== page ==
Notre Dame Fighting Irish

Irish sighs: Notre Dame can’t stop downward spiral

October 15, 2016: Notre Dame Fighting Irish head coach Brian Kelly before the NCAA football game between the Notre Dame Fighting Irish and Stanford Cardinals at Notre Dame Stadium in South Bend, IN.  (Photo by Zach Bolinger/Icon Sportswire)
Zach Bolinger/Icon Sportswire

Notre Dame’s football season continues to spiral into the absurd. A season that began with great expectations has disintegrated with every passing week.

A Fighting Irish a defense that was a punch line while yielding 33 points a game through five games has held two opponents to just 10 points over the past two weeks, but Notre Dame has lost both of those contests.

Opponents have scored 27 total points in the two losses, but one came on a blocked punt returned for a touchdown and the other was on an interception return.

Those losses have been due in large part to an offense that once averaged a smidge under 40 points a week, but has been reduced to a total of 13 points over the last two games.

The numbers are blurred by the offense-grounding rain (from Hurricane Matthew) the Irish and North Carolina State slogged through last week, but Saturday’s 17-10 loss to Stanford was a fade to black moment for the Irish under the lights at Notre Dame Stadium.

The expectation coming into the season was that Notre Dame-Stanford could be a showdown with College Football Playoff implications.  Those expectations were considerably tempered heading into the weekend, with the teams aching from six combined losses.

The latest twist in a season when the Irish (2-5) jettisoned their defensive coordinator came Saturday: Quarterback DeShone Kizer – still felt by many to be a top-five pick in next year’s NFL Draft – was benched in favor of Malik Zaire in the third quarter.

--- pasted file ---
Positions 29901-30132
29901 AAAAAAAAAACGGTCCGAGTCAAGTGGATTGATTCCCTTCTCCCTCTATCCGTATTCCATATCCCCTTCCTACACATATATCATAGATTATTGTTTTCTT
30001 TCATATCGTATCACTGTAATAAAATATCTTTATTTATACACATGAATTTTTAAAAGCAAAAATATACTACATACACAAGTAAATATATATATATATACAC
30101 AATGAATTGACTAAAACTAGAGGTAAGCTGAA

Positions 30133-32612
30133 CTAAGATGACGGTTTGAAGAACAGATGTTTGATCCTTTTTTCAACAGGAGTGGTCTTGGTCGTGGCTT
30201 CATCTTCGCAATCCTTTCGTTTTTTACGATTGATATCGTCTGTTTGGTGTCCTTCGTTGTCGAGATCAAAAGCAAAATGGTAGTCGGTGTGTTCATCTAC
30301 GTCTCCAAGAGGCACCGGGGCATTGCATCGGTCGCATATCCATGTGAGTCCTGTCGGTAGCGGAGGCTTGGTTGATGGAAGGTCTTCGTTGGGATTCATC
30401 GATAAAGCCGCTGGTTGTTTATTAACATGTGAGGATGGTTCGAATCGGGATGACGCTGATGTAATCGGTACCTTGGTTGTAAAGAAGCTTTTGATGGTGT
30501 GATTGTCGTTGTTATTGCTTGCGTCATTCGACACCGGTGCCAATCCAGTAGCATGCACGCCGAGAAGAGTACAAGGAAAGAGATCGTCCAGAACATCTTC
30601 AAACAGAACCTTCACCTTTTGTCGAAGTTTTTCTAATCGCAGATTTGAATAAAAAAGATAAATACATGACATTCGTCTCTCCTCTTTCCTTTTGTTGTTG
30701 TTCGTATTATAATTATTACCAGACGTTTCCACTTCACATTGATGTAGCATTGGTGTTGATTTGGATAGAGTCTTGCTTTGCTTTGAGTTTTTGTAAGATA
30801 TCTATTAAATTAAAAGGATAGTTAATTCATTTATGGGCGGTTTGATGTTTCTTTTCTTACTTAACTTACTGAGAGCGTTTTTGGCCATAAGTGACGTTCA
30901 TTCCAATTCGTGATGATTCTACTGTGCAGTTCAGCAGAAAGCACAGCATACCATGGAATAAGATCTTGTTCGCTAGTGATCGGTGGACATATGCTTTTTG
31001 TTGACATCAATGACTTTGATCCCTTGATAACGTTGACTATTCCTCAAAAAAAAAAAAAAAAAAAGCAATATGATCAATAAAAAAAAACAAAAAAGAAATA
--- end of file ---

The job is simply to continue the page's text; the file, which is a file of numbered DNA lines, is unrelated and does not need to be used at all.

Kizer rattled off runs of 49 and 32 yards in the first half to give new life to a mostly idle running game. Kizer gave the Irish to a 10-0 halftime lead against a Stanford team that was inconsistent and plodding without preseason Heisman contender Christian McCaffrey (out due to injury).

With no McCaffrey, Stanford’s offense looked like a Studebaker racing Mustangs, while Kizer’s zone reads gave Notre Dame the keys to the ignition.

Two second-half interceptions by Kizer – the first returned 50 yards for a touchdown – were like a tire-deflating knife that ground the offense to a virtual halt.

Kelly hoped to find a spark with Zaire, but the stunt gave Stanford more points (two on a safety) than completions (none on two attempts) mustered by Kizer’s replacement.

The move also drew Twitter backlash from ESPN Radio personalities Mike Golic — “I don’t understand the QB change for ND” — and Mike Golic, Jr.: “This QB change is mind-blowing. I am so impossibly against this.”

Former Fighting Irish quarterback Jimmy Clausen went even deeper with his criticism of the move:

“If I was Kizer I’d want to go in the draft early,” Clausen Tweeted. “Why would I come back with a HC that has no trust in you?”

If Kelly could take a mulligan on this season, he would likely have started it with a new defensive coordinator and one quarterback instead of two.

He can’t go back in time, though. Now the calls from fans for his job continue to resonate — an absurd reaction to an absurd season.

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